Voluntary Warrantless Disclosures

By October 5, 2014Michael Geist

By Michael Geist. In the aftermath of the Supreme Court of Canada’s Spencer decision, I argued that the decision upholding the reasonable expectation of privacy in subscriber information contradicted the government’s claims supporting Bills C-13 and S-4, leaving the government’s lawful access strategy in tatters. I noted that it faced a choice:

The Canadian government could adopt the “bury our heads in the sand approach” by leaving the provision unchanged, knowing that it will be unused or subject to challenge. That would run counter to the spirit of the Supreme Court ruling, however, and do nothing to assist law enforcement.

Yesterday, the government did just that, as Bill C-13 passed another legislative hurdle with the reported committee version of the bill was approved by the House. During the debate, the government insisted that the legislation is consistent with the Spencer decision. While it is true that the voluntary warrantless disclosure provision does not directly contradict the Spencer decision, the reality is that it has been rendered largely moot. In other words, the government is touting a legislative solution to assist law enforcement that the police will not use and that telecom companies will ignore.

The government has been trying for years to make it easier for law enforcement to obtain subscriber data and has been foiled at pretty much every turn. Early versions of lawful access bills included a wide range of subscriber information data that would have been required to be disclosed without a warrant.  Later bills dropped some of the data points and following the Vic Toews’ debacle, eliminated mandatory warrantless disclosure altogether.

Bill C-13 shifted to voluntary warrantless disclosure by granting legal immunity for such disclosures, but the Spencer decision eliminates the utility of voluntary disclosure in most circumstances. Indeed, most major telecom providers now say they require a warrant and the Department of Defence has indicated that it has changed its policy on subscriber requests in light of the Spencer decision since it will now seek judicial authorization for all requests.

The government seemed to admit the very limited scope of the provision during an earlier House of Commons debate, when Conservative MP Bob Dechert stated:

In R. v. Spencer, the court expanded the privacy protections afforded to information related to an Internet protocol, or IP, address in certain circumstances, thereby taking this information out of the realm of information that can be provided voluntarily. However, the court did not suggest that voluntary disclosures were now impermissible. Rather, it held that voluntary assistance could still be provided in exigent circumstances, or pursuant to a reasonable law, or where there is no reasonable expectation of privacy. This clearly leaves scope for permissible voluntary assistance and provision of information without judicial pre-authorization. Since the R. v. Spencer decision still allows for voluntary assistance to police in those circumstances, the clarification and the protection from immunity contained an existing subsection 487.014(2) and proposed subsection 487.0195(2) are still needed.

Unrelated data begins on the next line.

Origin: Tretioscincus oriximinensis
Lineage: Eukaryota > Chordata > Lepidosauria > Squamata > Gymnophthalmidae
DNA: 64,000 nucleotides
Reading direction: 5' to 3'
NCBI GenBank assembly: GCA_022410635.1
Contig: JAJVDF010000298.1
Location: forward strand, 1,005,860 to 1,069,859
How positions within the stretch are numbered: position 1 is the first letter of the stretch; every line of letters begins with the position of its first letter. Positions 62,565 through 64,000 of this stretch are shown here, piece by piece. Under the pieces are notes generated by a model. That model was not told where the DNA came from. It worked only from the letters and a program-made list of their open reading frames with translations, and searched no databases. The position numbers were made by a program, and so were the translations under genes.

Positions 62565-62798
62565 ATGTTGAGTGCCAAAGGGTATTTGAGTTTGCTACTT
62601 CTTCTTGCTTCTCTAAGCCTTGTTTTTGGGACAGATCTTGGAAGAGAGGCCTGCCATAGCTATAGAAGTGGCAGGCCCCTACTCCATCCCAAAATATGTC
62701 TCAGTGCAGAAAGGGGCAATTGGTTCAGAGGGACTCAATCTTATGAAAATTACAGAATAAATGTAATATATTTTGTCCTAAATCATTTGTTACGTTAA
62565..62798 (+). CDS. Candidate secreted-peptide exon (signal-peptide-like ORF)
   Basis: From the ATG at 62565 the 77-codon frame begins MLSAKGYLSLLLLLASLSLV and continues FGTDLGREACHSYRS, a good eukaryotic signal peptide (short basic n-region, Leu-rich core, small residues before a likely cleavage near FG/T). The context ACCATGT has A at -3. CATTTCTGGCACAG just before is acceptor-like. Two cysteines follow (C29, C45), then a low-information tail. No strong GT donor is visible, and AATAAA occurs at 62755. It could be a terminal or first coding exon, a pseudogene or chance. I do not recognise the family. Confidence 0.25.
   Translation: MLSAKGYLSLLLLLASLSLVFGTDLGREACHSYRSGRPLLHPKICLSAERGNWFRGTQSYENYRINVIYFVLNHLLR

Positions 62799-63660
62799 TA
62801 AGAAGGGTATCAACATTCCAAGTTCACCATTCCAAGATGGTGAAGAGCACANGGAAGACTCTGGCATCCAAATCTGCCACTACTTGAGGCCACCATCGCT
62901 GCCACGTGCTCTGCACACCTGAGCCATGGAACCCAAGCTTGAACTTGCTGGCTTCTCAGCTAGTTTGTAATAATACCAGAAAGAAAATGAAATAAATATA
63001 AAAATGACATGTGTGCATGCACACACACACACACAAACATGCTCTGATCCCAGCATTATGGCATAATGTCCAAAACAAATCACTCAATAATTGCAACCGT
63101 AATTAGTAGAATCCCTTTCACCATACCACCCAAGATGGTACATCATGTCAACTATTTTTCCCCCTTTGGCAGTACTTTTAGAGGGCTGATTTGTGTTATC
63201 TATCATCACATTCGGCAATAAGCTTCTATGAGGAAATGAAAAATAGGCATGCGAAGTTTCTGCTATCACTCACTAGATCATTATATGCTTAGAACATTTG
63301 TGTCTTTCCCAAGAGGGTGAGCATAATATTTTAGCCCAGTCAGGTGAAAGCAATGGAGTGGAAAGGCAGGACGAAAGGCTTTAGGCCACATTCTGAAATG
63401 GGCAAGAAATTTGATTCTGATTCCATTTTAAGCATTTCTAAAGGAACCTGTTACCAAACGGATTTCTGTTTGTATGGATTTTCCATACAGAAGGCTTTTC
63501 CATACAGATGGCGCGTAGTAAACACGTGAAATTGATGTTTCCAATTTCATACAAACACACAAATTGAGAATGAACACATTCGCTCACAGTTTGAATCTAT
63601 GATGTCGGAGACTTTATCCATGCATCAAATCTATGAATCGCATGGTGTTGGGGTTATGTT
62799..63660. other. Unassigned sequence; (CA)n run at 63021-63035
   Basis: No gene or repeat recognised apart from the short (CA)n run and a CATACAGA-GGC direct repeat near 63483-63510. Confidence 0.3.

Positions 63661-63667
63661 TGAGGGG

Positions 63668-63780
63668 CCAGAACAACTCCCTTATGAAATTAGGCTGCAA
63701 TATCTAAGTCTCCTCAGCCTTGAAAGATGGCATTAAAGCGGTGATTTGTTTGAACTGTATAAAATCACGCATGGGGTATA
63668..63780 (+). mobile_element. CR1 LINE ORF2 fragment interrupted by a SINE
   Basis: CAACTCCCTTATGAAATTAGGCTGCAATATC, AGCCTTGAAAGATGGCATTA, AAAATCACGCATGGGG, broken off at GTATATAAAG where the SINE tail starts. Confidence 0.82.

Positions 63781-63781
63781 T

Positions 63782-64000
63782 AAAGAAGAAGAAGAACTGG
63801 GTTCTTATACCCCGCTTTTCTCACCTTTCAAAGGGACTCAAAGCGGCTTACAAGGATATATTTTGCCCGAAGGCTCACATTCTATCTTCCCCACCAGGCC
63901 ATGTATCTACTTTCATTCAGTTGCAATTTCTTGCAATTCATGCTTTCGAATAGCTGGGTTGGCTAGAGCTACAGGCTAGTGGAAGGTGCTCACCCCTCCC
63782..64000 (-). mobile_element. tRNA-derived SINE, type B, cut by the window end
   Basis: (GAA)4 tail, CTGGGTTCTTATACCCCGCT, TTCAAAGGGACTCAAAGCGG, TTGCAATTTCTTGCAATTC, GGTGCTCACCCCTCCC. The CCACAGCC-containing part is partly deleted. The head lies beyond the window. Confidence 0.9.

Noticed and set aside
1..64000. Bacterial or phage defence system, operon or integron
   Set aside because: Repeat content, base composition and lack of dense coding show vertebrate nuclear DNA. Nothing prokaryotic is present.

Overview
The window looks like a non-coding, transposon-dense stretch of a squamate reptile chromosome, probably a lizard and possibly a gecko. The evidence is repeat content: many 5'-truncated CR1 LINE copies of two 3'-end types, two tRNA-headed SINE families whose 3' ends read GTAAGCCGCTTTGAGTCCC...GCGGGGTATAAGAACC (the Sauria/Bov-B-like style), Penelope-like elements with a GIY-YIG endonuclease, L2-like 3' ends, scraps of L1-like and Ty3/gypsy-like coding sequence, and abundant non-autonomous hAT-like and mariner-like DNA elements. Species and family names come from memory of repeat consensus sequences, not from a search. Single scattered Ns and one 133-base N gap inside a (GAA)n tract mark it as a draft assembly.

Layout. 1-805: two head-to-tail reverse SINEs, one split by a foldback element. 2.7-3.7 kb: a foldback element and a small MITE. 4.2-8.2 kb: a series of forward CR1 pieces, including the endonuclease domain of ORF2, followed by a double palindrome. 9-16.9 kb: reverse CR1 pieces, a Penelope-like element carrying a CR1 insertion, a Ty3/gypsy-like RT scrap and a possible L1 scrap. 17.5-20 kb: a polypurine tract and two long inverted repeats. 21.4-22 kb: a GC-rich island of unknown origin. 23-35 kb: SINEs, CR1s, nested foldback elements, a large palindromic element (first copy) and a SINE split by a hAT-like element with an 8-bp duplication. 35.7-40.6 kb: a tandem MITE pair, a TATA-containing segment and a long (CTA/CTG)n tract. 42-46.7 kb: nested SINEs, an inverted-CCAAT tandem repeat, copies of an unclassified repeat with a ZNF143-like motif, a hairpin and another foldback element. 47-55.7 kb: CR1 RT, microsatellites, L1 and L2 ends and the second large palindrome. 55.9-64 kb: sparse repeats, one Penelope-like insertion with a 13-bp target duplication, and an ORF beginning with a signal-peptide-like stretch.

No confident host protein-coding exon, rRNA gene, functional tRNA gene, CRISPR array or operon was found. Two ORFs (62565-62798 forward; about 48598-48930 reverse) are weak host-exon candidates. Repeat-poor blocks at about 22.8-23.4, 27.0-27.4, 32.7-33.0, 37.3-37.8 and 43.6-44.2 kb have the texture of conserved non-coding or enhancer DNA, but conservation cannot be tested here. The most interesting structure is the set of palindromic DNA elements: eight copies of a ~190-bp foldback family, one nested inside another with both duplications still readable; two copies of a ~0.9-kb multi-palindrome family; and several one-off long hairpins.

In other words, the government now justifies a blanket immunity on the basis of voluntary disclosures in emergency circumstances. Since no one disputes that there can disclosures in emergency circumstances, immunity from liability is largely irrelevant.

The government should amend the bill to reflect the narrow scope and acknowledge the impact of Spencer on the law. Its preference for the “bury its head in the sand” approach leaves it looking out-of-touch with respect to privacy law, while fighting for a provision that does not assist law enforcement.


Michael GeistDr. Michael Geist

Dr. Michael Geist is a law professor at the University of Ottawa where he holds the Canada Research Chair in Internet and E-commerce Law. He has obtained a Bachelor of Laws (LL.B.) degree from Osgoode Hall Law School in Toronto, Master of Laws (LL.M.) degrees from Cambridge University in the UK and Columbia Law School in New York, and a Doctorate in Law (J.S.D.) from Columbia Law School. Dr. Geist is an internationally syndicated columnist on technology law issues with his regular column appearing in the Toronto Star and the Ottawa Citizen. Dr. Geist is the editor of From “Radical Extremism” to “Balanced Copyright”: Canadian Copyright and the Digital Agenda (2010) and In the Public Interest: The Future of Canadian Copyright Law (2005), both published by Irwin Law, the editor of several monthly technology law publications, and the author of a popular blog on Internet and intellectual property law issues.

Dr. Geist serves on many boards, including the CANARIE Board of Directors, the Canadian Legal Information Institute Board of Directors, the Privacy Commissioner of Canada’s Expert Advisory Board, the Electronic Frontier Foundation Advisory Board, and on the Information Program Sub-Board of the Open Society Institute. He has received numerous awards for his work including the Kroeger Award for Policy Leadership and the Public Knowledge IP3 Award in 2010, the Les Fowlie Award for Intellectual Freedom from the Ontario Library Association in 2009, the Electronic Frontier Foundation’s Pioneer Award in 2008, Canarie’s IWAY Public Leadership Award for his contribution to the development of the Internet in Canada and he was named one of Canada’s Top 40 Under 40 in 2003. In 2010, Managing Intellectual Property named him on the 50 most influential people on intellectual property in the world.

Click here to view Dr. Geist’s complete biography.

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